by Wojoud Mejalli
I met with the Yemeni Nobel Peace Prize winner Tawakkol Karman in Oslo during the Nobel Peace Ceremony on December 10, 2011. After the ceremony, a few minutes were stolen away from other concerns to have a cup of coffee and learn the latest, both personally and politically, from my old Yemeni friend. She shared with me her perspective on recent political changes in our country, the rising youth movement in Yemen, and the relations between the East and West, especially after the Arab Spring.
Tawakkol Karman is sweet, easy to approach and talk to about everything. She has this halo around herself that makes you believe that women can lead countries with their genuine passion for change and belief in freedom. A symbol of the Arab Spring, she will continue to fight until the Yemeni honorary President Saleh is charged with crimes against humanity.
Karman is a member of the Central committee of the group for Reform of the Joint Parties, which represents the opposition in Yemen. It also represents the political arm of the Muslim Brotherhood. There are many parties in Yemen, but the most organized and efficient ones in Change Square today are religion oriented like the Al-Islah Party and the newly created Al-Oma Party in the North. The party in control now is the ruling party Al-Moutamr, which belongs to President Saleh.
According to many international and local human rights organizations, women in Yemen face systemic discrimination and endemic violence with devastating consequences. Our rights are routinely violated because Yemeni laws as well as tribal practices treat women as second-class citizens. I asked Karman what she thinks about the future of women in Yemen given that the leading party and the one that she represents are Islamists.
“I’m proud of the Islah Party in Yemen,” Karman tells me. “All parties, whether they are Nasserites, Socialists, or Islamists must merge and find common ground and that is what is going on now. They should all participate in politics.”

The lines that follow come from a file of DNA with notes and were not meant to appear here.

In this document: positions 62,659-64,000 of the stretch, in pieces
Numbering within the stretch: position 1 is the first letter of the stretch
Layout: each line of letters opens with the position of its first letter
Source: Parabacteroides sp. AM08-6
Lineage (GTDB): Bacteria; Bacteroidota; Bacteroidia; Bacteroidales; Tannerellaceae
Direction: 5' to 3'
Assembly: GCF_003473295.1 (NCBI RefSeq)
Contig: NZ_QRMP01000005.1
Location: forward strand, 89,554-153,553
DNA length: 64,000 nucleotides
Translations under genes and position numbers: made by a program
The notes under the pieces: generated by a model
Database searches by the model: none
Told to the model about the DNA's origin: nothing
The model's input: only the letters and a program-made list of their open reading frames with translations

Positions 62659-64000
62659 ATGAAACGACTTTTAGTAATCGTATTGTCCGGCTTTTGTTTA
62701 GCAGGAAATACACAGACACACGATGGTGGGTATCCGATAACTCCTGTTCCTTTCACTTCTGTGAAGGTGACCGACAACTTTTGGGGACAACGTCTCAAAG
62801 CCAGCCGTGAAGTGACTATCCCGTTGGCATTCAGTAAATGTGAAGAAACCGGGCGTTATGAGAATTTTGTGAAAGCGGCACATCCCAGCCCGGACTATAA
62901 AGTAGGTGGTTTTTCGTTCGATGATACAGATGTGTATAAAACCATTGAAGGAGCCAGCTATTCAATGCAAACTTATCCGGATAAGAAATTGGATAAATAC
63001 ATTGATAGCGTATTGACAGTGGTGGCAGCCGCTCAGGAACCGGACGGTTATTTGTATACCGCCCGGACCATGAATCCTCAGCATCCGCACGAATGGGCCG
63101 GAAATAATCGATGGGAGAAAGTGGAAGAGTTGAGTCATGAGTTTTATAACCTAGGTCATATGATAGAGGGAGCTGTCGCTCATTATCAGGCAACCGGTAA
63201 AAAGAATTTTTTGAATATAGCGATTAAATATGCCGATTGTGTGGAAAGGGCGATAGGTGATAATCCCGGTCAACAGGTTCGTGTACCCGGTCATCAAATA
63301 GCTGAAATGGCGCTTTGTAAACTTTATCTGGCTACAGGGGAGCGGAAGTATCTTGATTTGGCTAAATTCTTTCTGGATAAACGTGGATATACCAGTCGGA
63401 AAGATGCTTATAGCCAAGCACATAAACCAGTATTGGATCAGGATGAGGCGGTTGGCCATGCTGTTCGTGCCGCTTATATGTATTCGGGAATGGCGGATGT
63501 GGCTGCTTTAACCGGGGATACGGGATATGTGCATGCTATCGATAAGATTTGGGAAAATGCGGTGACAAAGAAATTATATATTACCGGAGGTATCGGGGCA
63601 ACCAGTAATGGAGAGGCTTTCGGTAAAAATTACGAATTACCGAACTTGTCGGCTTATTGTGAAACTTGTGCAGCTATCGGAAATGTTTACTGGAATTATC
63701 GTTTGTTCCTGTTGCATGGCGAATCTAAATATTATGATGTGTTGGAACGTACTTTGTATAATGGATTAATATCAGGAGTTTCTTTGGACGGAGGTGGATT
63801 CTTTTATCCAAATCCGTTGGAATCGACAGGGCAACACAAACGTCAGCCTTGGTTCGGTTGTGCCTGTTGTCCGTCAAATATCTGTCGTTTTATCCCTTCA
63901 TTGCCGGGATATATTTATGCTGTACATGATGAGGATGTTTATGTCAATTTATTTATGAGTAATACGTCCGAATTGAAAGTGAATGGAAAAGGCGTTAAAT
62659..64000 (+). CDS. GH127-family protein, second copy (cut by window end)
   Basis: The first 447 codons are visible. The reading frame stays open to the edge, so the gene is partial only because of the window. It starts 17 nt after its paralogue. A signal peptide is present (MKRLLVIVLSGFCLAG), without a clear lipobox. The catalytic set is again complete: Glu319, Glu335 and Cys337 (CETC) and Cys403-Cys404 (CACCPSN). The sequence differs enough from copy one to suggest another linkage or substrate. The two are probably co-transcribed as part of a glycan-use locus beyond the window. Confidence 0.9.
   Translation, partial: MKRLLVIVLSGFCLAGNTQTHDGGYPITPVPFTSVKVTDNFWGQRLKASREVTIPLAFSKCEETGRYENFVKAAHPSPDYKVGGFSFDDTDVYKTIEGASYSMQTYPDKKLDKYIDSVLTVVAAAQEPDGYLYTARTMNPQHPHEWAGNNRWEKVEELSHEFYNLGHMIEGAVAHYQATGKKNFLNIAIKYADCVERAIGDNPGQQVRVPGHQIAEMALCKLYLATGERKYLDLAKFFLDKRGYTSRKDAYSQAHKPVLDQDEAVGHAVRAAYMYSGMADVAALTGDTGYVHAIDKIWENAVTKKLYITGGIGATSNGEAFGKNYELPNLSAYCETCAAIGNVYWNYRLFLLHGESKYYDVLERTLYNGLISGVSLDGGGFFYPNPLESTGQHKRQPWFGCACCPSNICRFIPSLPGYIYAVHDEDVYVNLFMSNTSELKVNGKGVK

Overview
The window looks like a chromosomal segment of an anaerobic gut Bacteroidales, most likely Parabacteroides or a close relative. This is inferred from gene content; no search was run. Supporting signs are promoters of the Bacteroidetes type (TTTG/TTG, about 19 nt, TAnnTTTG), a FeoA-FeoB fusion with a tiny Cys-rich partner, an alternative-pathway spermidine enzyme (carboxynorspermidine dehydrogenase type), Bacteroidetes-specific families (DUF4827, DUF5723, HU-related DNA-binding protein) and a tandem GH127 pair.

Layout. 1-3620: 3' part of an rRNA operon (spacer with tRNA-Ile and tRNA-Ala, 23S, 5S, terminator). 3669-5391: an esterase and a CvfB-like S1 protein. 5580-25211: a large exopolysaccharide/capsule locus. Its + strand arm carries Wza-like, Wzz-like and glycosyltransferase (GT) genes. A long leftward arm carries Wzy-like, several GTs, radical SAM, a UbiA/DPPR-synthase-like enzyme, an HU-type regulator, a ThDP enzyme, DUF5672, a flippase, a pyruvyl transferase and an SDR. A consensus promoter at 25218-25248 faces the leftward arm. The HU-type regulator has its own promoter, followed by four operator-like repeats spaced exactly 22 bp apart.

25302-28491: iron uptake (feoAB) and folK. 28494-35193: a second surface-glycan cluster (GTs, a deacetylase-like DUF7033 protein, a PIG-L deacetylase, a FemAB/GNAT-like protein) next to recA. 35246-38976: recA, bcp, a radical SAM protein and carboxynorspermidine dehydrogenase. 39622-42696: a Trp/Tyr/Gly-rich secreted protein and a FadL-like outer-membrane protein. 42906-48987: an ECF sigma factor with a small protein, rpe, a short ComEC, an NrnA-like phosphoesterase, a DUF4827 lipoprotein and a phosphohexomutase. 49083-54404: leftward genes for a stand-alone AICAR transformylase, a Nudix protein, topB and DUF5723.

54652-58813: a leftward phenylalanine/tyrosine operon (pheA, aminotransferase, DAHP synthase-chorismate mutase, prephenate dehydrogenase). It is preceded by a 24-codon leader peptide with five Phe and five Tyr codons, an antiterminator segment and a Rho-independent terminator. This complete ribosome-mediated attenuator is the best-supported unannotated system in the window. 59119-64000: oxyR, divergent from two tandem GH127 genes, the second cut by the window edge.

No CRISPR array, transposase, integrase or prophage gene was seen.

She went on to tell me “women can find a place and fight for their rights as is happening now as we speak. Young people including women are still in Change Square all around Yemen. They all basically demand justice. If they come from the Socialist or the Islamist party, it doesn’t matter because they all agree on basic rights like respect, which must be accepted by everyone.”
Karman understands Western anxiety towards the Islamist movements in the MENA (Middle East and North Africa) Region, but argues, “In these times, the West should also understand us and say that ‘we understand you.’”
“I think that there is nothing to worry about in Yemen. All religions and different beliefs can live peacefully with one another, as long as they respect, have space for each other, and spread equality,” she tells me.
In reference to the two Nobel laureates she shared the prize with, she adds “The time of victimizing women in the world is now over - look at the three amazing leaders given the Prize today, this is the future!”
President Saleh signed the Gulf Cooperation Council (GCC) initiative on the 23 of November 2011. The deal involved the transfer of his powers to Vice President Abd Rabbu Mansour Hadi, in return for immunity from prosecution. A national unity government has been created, one evenly divided between the opposition and Saleh's ruling party. But it did not speak directly of the role of youth and women. It was as if this revolution was for the sake of the opposition, who gave in the moment they got a chance to be in power.